Mysids are often animals that are at intermediate levels in food chains. They tend to be omnivorous, eating smaller planktonic organisms; both phyto- and zooplankton. In turn, they are eaten by larger zooplankton, often small fishes, or larger shrimps. Because of their tasty nature and small size, natural selection has undoubtedly worked on them to produce animals that are about as transparent as animals can be. I have included an illustration taken of a single mysid resting on a sediment substrate, and about the only things that are visible are the eyes, and the thin nerve cord that runs down the center part of the bottom of the body. The rest of the animal is "visible" only as "space" where nothing else is seen. All of the guts, muscles, blood, and even food are transparent. When seen swimming, often the only things that are visible are the eyes and the statocysts. The latter are so small that the light and the animal's orientation has to be "just right" to see them. Even if the mysids in our aquaria are visible, as some of them are, they get mistaken for other things. Because of their small size, shrimp-like demeanor and often slightly reddish color they are often assumed to be the larvae of cleaner or peppermint shrimps. In reality, the fragile larvae of these other shrimps probably don't survive for more than a few hours in most aquaria.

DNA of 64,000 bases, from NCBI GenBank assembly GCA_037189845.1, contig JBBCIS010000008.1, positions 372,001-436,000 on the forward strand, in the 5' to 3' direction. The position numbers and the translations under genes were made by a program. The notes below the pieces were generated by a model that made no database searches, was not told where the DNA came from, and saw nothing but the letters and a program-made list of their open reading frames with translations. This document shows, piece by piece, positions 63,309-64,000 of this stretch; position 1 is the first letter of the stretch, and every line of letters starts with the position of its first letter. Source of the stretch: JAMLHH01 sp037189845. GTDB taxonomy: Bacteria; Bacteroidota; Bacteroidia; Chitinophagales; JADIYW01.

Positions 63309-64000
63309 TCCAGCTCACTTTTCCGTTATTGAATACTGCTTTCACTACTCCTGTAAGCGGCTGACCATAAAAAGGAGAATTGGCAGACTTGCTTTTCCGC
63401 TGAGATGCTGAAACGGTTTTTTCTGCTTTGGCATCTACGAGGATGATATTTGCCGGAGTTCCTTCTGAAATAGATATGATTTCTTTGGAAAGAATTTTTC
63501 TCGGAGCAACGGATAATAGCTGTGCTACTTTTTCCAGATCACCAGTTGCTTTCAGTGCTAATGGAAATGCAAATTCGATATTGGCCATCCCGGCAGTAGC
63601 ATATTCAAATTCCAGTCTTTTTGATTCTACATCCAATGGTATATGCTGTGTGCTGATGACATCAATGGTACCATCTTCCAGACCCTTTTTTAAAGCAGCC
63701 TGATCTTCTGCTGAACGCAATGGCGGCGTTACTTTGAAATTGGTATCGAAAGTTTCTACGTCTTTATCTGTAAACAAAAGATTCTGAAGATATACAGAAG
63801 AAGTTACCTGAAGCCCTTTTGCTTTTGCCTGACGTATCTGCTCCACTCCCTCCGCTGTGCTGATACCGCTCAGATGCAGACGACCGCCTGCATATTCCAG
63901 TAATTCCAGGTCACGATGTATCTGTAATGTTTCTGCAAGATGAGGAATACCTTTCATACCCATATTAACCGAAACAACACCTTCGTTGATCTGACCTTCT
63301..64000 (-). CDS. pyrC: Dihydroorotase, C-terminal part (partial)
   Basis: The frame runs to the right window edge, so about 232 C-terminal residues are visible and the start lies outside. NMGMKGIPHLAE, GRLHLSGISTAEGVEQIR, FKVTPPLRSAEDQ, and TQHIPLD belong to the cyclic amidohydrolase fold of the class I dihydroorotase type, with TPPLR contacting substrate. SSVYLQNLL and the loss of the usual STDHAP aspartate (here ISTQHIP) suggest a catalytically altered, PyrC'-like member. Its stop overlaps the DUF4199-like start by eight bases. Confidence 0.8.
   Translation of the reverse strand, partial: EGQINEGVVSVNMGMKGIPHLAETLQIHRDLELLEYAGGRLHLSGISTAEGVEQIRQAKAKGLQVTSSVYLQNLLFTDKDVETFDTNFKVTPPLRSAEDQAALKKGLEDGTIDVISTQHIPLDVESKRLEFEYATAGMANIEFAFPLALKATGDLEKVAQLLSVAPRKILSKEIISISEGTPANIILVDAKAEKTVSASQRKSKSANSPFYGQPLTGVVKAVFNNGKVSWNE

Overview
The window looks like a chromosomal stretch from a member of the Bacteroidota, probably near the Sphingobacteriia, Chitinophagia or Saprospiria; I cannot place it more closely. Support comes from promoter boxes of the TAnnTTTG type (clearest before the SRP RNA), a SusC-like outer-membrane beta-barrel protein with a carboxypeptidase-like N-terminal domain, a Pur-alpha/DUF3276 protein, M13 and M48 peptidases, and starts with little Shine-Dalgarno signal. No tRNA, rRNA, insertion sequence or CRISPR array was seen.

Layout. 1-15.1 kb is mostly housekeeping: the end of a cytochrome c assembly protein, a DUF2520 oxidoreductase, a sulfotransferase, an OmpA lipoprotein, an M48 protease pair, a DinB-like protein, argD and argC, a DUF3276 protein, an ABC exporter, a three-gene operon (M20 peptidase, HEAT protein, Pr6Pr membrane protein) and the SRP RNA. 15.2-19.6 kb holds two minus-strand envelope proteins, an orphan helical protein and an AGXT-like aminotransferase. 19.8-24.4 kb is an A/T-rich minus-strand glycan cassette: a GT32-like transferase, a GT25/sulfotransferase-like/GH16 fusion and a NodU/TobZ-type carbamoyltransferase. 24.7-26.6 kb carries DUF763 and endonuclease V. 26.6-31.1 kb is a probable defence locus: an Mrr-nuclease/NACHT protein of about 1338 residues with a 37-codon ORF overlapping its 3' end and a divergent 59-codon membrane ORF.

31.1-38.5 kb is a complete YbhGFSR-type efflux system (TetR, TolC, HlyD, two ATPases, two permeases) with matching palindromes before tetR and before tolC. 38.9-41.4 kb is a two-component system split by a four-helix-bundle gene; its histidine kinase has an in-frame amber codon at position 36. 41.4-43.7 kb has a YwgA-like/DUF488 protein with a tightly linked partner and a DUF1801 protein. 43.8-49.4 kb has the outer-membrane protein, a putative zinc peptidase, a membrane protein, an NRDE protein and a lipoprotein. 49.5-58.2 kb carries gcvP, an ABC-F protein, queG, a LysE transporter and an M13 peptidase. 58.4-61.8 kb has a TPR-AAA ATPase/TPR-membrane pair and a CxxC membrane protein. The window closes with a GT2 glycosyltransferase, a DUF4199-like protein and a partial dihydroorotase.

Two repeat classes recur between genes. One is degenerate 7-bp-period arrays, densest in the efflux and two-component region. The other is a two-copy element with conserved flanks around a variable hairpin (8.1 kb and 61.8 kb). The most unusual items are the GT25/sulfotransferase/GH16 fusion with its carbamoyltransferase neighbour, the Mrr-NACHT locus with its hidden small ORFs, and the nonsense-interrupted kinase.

Figure 5. A solitary mysid photographed on sediment. Left: The unaltered image. Right: the mysid's
outline emphasized. The photograph is actually in crisp focus, any ambiguity of structure is due to the poor
resolution imposed by online imagery and the transparency of the animal. The animal was about 0.5 inch (1.2 cm) long.